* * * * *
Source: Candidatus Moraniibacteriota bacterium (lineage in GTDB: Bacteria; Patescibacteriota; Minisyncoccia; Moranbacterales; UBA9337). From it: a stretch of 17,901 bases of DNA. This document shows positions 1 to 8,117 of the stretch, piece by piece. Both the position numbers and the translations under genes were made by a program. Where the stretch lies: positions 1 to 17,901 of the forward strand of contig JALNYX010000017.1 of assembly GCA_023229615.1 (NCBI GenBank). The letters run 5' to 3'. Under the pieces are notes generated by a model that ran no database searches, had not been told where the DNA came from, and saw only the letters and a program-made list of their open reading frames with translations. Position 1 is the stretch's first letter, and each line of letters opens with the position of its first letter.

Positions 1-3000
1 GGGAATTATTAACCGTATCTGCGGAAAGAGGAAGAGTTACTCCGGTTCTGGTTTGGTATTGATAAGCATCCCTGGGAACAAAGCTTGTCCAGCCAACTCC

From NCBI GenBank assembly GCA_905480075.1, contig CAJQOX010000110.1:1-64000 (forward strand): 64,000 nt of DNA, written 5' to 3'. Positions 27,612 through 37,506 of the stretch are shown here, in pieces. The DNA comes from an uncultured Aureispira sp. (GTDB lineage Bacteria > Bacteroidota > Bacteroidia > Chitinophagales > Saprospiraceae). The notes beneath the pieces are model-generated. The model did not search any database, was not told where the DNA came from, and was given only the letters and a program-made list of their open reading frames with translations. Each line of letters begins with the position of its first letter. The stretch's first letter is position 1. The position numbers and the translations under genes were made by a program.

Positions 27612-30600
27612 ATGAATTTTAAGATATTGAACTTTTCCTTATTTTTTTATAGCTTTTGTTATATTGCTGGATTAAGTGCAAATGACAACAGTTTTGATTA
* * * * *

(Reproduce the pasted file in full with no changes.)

Source: Candidatus Moraniibacteriota bacterium (lineage in GTDB: Bacteria; Patescibacteriota; Minisyncoccia; Moranbacterales; UBA9337). From it: a stretch of 17,901 bases of DNA. This document shows positions 1 to 8,117 of the stretch, piece by piece. Both the position numbers and the translations under genes were made by a program. Where the stretch lies: positions 1 to 17,901 of the forward strand of contig JALNYX010000017.1 of assembly GCA_023229615.1 (NCBI GenBank). The letters run 5' to 3'. Under the pieces are notes generated by a model that ran no database searches, had not been told where the DNA came from, and saw only the letters and a program-made list of their open reading frames with translations. Position 1 is the stretch's first letter, and each line of letters opens with the position of its first letter.

Positions 1-3000
1 GGGAATTATTAACCGTATCTGCGGAAAGAGGAAGAGTTACTCCGGTTCTGGTTTGGTATTGATAAGCATCCCTGGGAACAAAGCTTGTCCAGCCAACTCC

From NCBI GenBank assembly GCA_905480075.1, contig CAJQOX010000110.1:1-64000 (forward strand): 64,000 nt of DNA, written 5' to 3'. Positions 27,612 through 37,506 of the stretch are shown here, in pieces. The DNA comes from an uncultured Aureispira sp. (GTDB lineage Bacteria > Bacteroidota > Bacteroidia > Chitinophagales > Saprospiraceae). The notes beneath the pieces are model-generated. The model did not search any database, was not told where the DNA came from, and was given only the letters and a program-made list of their open reading frames with translations. Each line of letters begins with the position of its first letter. The stretch's first letter is position 1. The position numbers and the translations under genes were made by a program.

Positions 27612-30600
27612 ATGAATTTTAAGATATTGAACTTTTCCTTATTTTTTTATAGCTTTTGTTATATTGCTGGATTAAGTGCAAATGACAACAGTTTTGATTA